Advertisers are very interested in what motivates our behavior. One of the models they use to understand motivation was developed in 1943 by the psychologist Abraham Maslow. Maslow studied healthy, high-functioning people and from that research postulated a five level hierarchy of human needs that includes:
- Self-actualization needs – fulfillment, reaching one’s potential
- Esteem needs – sense of accomplishment, recognition, status, respect
- Social needs – love, belonging, affection, acceptance
- Safety needs – security from physical harm, of body, health, property, resources, and family
- Physiological needs – basic physical needs such as breathing, eating, drinking and sleeping
Maslow’s thinking goes that humans are motivated to meet these needs in ascending order. So someone who is hungry or fears for their life is not that concerned with self-esteem or reaching their potential. On the other hand, people who have their basic needs handled are most motivated by needs that are higher up on the hierarchy.
One of the strategies advertisers use is to bump their messaging for a product up one or more levels, from where it naturally fits to where they believe their target demographic is most concerned. They might market a product that meets a physiological need like thirst toward meeting social needs for acceptance and belonging, or esteem needs like status. For example, every Christmas ad ever made frames buying stuff in terms of sentiment, belonging, and family while the actual function of many of these products, like food and clothing, meet needs lower on the pyramid.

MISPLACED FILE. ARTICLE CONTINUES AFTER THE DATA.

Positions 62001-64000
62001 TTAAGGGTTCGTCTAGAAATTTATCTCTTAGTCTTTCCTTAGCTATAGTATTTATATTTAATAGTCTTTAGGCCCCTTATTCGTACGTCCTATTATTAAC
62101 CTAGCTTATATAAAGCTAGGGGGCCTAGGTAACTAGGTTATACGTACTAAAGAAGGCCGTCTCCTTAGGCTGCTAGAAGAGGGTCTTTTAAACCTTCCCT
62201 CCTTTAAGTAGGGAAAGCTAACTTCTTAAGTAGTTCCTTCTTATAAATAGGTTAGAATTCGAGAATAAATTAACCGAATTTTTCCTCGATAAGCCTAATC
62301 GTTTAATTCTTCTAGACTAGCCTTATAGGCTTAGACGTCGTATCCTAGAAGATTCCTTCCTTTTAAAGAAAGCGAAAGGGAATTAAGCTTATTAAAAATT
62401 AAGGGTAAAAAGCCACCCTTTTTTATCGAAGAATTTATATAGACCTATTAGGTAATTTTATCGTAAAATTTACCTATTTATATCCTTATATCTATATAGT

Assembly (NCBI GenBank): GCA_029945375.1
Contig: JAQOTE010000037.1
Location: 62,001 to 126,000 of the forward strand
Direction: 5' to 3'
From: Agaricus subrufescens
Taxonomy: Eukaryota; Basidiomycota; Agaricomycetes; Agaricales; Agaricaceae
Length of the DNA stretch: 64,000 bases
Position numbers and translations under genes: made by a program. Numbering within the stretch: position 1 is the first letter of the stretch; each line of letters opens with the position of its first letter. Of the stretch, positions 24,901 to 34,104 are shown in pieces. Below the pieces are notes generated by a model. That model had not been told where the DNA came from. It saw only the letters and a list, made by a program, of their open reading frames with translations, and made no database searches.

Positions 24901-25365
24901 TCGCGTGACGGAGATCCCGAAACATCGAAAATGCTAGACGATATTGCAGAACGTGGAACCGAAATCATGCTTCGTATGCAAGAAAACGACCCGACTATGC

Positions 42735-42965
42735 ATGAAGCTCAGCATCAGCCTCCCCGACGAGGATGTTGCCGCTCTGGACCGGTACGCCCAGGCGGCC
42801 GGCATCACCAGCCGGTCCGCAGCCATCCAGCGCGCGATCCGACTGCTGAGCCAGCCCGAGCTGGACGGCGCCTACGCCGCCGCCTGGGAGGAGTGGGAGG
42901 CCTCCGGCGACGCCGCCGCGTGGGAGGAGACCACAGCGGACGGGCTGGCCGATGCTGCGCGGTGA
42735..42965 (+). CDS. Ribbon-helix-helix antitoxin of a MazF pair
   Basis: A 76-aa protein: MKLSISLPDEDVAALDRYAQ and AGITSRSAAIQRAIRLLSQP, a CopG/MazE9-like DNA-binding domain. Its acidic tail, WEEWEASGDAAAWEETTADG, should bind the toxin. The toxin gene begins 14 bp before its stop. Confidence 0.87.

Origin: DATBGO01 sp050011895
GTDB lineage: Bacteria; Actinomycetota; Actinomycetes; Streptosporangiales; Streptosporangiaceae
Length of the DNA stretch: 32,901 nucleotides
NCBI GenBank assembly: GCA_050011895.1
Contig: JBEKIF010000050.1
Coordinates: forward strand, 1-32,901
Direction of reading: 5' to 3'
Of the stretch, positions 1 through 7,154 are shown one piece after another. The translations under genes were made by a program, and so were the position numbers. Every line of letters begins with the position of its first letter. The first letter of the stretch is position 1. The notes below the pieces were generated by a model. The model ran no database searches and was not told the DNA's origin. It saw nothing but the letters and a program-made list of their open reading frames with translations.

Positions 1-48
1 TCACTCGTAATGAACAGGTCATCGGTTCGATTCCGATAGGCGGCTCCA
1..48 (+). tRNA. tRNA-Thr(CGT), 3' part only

Politicians might use the opposite approach to motivate you, bumping the discourse down on the hierarchy and making you fear for your basic safety or your life (9-11, 9-11, 9-11…). On the other hand, the Army’s “Be all that you can be” campaign frames voluntarily placing your physical survival at risk as self-actualization.
Manipulate the pyramid for your own goals
You can use the technique of moving your message up or down the needs hierarchy to motivate yourself to reach your own goals, too. Let’s look at an example:
1. Select a goal
Select a target goal for your ad campaign; perhaps one that has been resistant to other approaches you have tried. In my case, that would definitely be exercising! I know need to do it, and at various times have tried advertising with some success. However it remains a goal where I have not been able to maintain long-term success.